2. Recharging behavior of nitrogen-centers in ZnO

    SciTech Connect

    Philipps, Jan M. Meyer, Bruno K.; Hofmann, Detlev M.; Stehr, Jan E.; Buyanova, Irina; Tarun, Marianne C.; McCluskey, Matthew D.

    2014-08-14

    Electron Paramagnetic Resonance was used to study N{sub 2}-centers in ZnO, which show a 5-line spectrum described by the hyperfine interaction of two nitrogen nuclei (nuclear spin I?=?1, 99.6% abundance). The recharging of this center exhibits two steps, a weak onset at about 1.4?eV and a strongly increasing signal for photon energies above 1.9?eV. The latter energy coincides with the recharging energy of N{sub O} centers (substitutional nitrogen atoms on oxygen sites). The results indicate that the N{sub 2}-centers are deep level defects and therefore not suitable to cause significant hole-conductivity at room temperature.

  3. Hybrid system for rechargeable magnesium battery with high energy density

    PubMed Central

    Chang, Zheng; Yang, Yaqiong; Wang, Xiaowei; Li, Minxia; Fu, Zhengwen; Wu, Yuping; Holze, Rudolf

    2015-01-01

    One of the main challenges of electrical energy storage (EES) is the development of environmentally friendly battery systems with high safety and high energy density. Rechargeable Mg batteries have been long considered as one highly promising system due to the use of low cost and dendrite-free magnesium metal. The bottleneck for traditional Mg batteries is to achieve high energy density since their output voltage is below 2.0 V. Here, we report a magnesium battery using Mg in Grignard reagent-based electrolyte as the negative electrode, a lithium intercalation compound in aqueous solution as the positive electrode, and a solid electrolyte as a separator. Its average discharge voltage is 2.1 V with stable discharge platform and good cycling life. The calculated energy density based on the two electrodes is high. These findings open another door to rechargeable magnesium batteries. PMID:26173624

  4. Hybrid system for rechargeable magnesium battery with high energy density

    NASA Astrophysics Data System (ADS)

    Chang, Zheng; Yang, Yaqiong; Wang, Xiaowei; Li, Minxia; Fu, Zhengwen; Wu, Yuping; Holze, Rudolf

    2015-07-01

    One of the main challenges of electrical energy storage (EES) is the development of environmentally friendly battery systems with high safety and high energy density. Rechargeable Mg batteries have been long considered as one highly promising system due to the use of low cost and dendrite-free magnesium metal. The bottleneck for traditional Mg batteries is to achieve high energy density since their output voltage is below 2.0 V. Here, we report a magnesium battery using Mg in Grignard reagent-based electrolyte as the negative electrode, a lithium intercalation compound in aqueous solution as the positive electrode, and a solid electrolyte as a separator. Its average discharge voltage is 2.1 V with stable discharge platform and good cycling life. The calculated energy density based on the two electrodes is high. These findings open another door to rechargeable magnesium batteries.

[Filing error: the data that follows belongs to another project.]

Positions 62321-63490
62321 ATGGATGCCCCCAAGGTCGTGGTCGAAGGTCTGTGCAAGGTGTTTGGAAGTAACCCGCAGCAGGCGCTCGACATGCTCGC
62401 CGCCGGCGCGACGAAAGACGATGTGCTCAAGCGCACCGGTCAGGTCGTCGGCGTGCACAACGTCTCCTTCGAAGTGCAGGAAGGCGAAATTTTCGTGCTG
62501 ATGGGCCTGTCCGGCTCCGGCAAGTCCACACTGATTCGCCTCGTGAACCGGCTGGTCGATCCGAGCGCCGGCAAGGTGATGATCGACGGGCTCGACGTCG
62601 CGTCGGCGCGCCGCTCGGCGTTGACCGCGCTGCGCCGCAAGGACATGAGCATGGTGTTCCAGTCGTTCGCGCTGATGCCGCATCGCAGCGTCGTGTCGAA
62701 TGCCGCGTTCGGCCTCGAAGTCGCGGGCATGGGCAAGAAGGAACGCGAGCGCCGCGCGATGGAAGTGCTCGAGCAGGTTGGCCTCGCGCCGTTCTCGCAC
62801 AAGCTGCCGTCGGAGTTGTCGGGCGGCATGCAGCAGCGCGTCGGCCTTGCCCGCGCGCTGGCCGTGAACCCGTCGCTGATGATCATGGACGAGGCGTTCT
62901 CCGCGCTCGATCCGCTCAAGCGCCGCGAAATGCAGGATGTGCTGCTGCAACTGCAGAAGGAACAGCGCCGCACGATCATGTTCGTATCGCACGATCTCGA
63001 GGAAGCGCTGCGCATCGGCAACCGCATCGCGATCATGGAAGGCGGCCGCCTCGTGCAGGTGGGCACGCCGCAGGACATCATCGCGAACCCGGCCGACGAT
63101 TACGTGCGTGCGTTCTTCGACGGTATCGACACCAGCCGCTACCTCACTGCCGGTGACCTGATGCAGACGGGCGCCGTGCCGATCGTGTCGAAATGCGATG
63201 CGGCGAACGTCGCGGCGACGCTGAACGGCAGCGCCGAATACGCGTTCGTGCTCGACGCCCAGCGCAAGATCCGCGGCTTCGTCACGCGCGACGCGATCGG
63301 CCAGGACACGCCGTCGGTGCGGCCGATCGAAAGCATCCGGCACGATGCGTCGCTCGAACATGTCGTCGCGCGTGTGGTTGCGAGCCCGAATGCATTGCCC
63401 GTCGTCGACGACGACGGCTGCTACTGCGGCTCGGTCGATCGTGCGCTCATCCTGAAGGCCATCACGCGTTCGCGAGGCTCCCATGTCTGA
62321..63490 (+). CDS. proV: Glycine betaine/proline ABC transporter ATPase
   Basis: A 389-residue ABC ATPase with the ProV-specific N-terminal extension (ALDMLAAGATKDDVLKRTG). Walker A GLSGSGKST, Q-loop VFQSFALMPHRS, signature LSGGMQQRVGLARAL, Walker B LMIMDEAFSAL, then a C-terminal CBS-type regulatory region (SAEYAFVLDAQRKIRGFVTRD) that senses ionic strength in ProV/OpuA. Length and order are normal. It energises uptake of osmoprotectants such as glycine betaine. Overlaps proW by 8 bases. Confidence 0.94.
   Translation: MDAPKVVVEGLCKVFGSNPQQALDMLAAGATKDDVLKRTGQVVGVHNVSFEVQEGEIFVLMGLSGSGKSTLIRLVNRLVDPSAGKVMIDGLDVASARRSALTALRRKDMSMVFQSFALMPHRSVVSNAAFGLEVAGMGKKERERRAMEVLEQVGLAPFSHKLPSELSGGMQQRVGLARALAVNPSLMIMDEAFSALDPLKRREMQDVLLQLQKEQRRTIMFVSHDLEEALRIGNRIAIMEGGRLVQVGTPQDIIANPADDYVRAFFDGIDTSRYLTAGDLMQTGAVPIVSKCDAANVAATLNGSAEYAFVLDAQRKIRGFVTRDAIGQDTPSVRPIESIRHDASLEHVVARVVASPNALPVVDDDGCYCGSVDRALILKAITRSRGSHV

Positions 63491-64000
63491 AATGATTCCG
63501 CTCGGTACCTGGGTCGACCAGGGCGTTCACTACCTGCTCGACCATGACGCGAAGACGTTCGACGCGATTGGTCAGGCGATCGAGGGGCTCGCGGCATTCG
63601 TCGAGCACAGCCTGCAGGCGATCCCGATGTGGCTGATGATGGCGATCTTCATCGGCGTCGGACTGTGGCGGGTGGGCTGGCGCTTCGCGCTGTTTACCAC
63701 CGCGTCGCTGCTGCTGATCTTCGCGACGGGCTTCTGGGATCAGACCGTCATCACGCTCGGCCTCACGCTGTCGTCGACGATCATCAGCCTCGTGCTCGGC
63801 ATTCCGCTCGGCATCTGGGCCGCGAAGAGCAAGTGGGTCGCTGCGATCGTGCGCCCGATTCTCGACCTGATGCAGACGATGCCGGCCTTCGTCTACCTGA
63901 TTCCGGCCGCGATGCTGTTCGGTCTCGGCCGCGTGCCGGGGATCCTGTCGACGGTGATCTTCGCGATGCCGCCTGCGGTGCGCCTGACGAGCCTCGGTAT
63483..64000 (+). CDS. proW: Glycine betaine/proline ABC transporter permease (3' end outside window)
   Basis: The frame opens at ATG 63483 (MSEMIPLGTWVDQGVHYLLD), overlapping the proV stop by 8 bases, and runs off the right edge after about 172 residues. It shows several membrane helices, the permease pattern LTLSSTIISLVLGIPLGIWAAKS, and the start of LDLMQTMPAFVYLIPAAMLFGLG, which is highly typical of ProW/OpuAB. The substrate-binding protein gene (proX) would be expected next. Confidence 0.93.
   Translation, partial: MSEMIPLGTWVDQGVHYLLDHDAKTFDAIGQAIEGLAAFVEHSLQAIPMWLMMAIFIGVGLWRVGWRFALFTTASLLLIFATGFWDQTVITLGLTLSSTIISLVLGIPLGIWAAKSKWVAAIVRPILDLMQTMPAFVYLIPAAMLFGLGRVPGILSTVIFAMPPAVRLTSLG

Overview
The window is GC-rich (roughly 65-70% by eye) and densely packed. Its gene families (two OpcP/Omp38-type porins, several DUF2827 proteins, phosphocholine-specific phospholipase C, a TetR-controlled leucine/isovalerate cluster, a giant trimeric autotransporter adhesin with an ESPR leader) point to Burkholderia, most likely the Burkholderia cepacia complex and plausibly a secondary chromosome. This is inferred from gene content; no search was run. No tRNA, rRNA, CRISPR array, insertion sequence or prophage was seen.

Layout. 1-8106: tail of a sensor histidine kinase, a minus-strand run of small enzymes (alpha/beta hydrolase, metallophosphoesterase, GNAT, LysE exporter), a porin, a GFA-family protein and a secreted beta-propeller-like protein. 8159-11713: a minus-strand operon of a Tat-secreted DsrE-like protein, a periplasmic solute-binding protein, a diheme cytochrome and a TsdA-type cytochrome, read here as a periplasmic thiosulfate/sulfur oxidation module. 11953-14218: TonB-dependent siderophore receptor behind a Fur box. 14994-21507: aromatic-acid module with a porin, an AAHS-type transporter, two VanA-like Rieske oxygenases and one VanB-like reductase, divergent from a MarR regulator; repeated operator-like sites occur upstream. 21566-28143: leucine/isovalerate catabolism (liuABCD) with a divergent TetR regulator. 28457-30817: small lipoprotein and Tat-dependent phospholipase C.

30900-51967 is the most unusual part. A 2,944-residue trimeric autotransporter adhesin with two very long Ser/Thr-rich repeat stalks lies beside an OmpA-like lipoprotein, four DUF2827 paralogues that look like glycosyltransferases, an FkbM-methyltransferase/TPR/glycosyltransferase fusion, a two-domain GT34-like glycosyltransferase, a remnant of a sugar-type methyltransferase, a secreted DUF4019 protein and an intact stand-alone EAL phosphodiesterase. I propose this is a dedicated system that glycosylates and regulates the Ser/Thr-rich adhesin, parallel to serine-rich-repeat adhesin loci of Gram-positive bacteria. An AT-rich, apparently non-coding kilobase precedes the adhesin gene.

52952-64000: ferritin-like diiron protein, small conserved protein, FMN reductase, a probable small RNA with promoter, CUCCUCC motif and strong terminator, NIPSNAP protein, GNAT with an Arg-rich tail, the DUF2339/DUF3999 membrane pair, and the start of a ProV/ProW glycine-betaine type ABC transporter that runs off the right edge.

5. Zinc electrode and rechargeable zinc-air battery

    DOEpatents

    Ross, Jr., Philip N. (Kensington, CA)

    1989-01-01

    An improved zinc electrode is disclosed for a rechargeable zinc-air battery comprising an outer frame and a porous foam electrode support within the frame which is treated prior to the deposition of zinc thereon to inhibit the formation of zinc dendrites on the external surface thereof. The outer frame is provided with passageways for circulating an alkaline electrolyte through the treated zinc-coated porous foam. A novel rechargeable zinc-air battery system is also disclosed which utilizes the improved zinc electrode and further includes an alkaline electrolyte within said battery circulating through the passageways in the zinc electrode and an external electrolyte circulation means which has an electrolyte reservoir external to the battery case including filter means to filter solids out of the electrolyte as it circulates to the external reservoir and pump means for recirculating electrolyte from the external reservoir to the zinc electrode.